Documenting the Sale of Your Artwork

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by Rita Job

In this day and age, documenting the sale of your artwork is extremely important. Every sale requires at least two pieces of paperwork to make sure that everything is recorded properly for your own records, the buyer, and tax purposes. If you’re working with a gallery, most of the important documentation will be taken care of by the gallery staff, but if you’re navigating the waters of artwork sales on your own, you need to be able to create an Artist Bill of Sale and a Certificate of Authenticity. As a bonus, you can also include a press packet for your collectors’ records.

Documenting the sale of your artwork

Artist’s Bill of Sale

What is an Artist’s Bill of Sale?

This is one of your most important documents. Basically an invoice, an Artist Bill of Sale acts as a record of transaction between you and the buyer and should include information about the artwork, the parties involved, and services provided. Country, state, and local requirements for invoices do vary, so be certain to check with your local government to make sure you’re providing the required information.

One important requirement to definitely check on is the sales tax. What is the tax rate for artwork in your state or city? Who’s responsible for paying, the artist or the buyer? Are there any exemptions? These questions are very important and you, as an artist, need to understand your responsibilities for collecting and paying taxes.

Regardless of the local requirements that might exist, the basic outline of the Artist’s Bill of Sale will be same no matter where you are and should include the following:

An example of a bill of sale for an artwork
Click for PDF

1. Date of sale and invoice number

Invoice numbers can be used as a unique reference ID and will prove very helpful should you need to quickly find the documentation later.

2. Artist’s contact information

Include your full name and, at least, an address. It might also be helpful to provide your telephone number or an email, to make contacting you in the future convenient and fast.

3. Buyer’s contact information

List the same contact information for your buyers as you have for yourself, making sure that the buyer’s address is their Shipping address since this is where the taxes come into play. Don’t forget to add the buyer to your mailing list, if they’re not already on it.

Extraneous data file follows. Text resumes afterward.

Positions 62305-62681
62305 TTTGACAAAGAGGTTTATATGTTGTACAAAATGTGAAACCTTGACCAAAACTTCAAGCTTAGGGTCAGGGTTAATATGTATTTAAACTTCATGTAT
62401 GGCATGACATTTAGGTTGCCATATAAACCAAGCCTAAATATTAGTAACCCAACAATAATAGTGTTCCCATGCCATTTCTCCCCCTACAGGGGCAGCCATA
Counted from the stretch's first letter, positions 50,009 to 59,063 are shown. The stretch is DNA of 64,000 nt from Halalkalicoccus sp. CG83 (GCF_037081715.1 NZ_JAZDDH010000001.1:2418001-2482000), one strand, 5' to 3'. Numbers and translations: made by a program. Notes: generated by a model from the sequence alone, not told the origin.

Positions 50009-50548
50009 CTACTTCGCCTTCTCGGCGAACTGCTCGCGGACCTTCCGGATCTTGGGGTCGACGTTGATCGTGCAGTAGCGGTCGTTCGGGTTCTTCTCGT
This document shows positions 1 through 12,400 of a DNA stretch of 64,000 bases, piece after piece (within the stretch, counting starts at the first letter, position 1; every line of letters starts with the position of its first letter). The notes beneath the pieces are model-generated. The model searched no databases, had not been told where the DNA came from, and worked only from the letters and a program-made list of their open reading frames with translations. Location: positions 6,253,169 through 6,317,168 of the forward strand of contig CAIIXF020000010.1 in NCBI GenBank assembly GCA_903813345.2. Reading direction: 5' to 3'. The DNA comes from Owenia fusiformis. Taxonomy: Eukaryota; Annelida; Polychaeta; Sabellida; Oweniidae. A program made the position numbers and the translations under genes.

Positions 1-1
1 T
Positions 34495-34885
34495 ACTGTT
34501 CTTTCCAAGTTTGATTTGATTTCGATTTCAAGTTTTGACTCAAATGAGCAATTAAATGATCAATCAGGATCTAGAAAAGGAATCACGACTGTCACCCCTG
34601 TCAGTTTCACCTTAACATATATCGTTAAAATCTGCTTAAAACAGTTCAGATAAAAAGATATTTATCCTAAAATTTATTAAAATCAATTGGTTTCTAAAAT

4. Artwork sold

This is the field where the price of the artwork should be listed. Each artwork should be recorded separately and never grouped as one transaction. You should also include the description of your artwork, such as the title, dimensions, and medium.

5. Subtotal

That’s the total cost of the work before taxes. Subtotal is the field where you can make notes regarding any other fees in addition to the price of the artwork itself.  For example, if someone has asked to purchase the artwork without the included frame or with a different frame, you might include any discounts or additional costs.

6. Taxes

Since tax rates vary between regions and types of transaction, be sure to look up rates that apply to artwork sales in your area.

7. Other charges

Do buyers want your artwork delivered? Are they purchasing a frame or an encasing from you as well? Will you be commissioned to visit their residence or place of business to hang or advise on the placement of the artwork? One-off charges like that do come up and should be listed separately.

8. Total

The sums from the Subtotal, Taxes, and Other Charges categories will go into this field.

Other things to include in your Artist Bill of Sale. Definitely include a line about the Copyright and Reproduction rights. Doing so will inform your collector that you have the ownership of both and that you know how to protect it. Signature lines are also useful. Having both parties sign the Bill of Sale indicates the understanding between the two of you and acts not only as another lever of protection for the artist, but also as a “closure” of the deal for the collector.

When it comes to formatting, be as creative as you wish. For a collector, even looking at a unique and beautiful Artist’s Bill of Sale can bring memories and raise positive emotions associated with the purchase.

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Certificate of Authenticity

What is a Certificate of Authenticity?

The Certificate of Authenticity is another essential document that should accompany every artwork you finish. Just as it sounds, it’s a document that certifies that the sold artwork is an authentic creation by the artist that signed it.

Why do you need a Certificate of Authenticity?

Let’s say that five years from now you are an incredibly well-known artist and your works are selling for big money. Art collectors who have purchased your earlier works may want to sell it to a museum or other major institution, but how would they prove that this is your work? This is where the Certificate of Authenticity comes in very handy. Furthermore, this important paper can also be used for valuing an estate, for insurance purposes, and for other legal matters surrounding your artwork.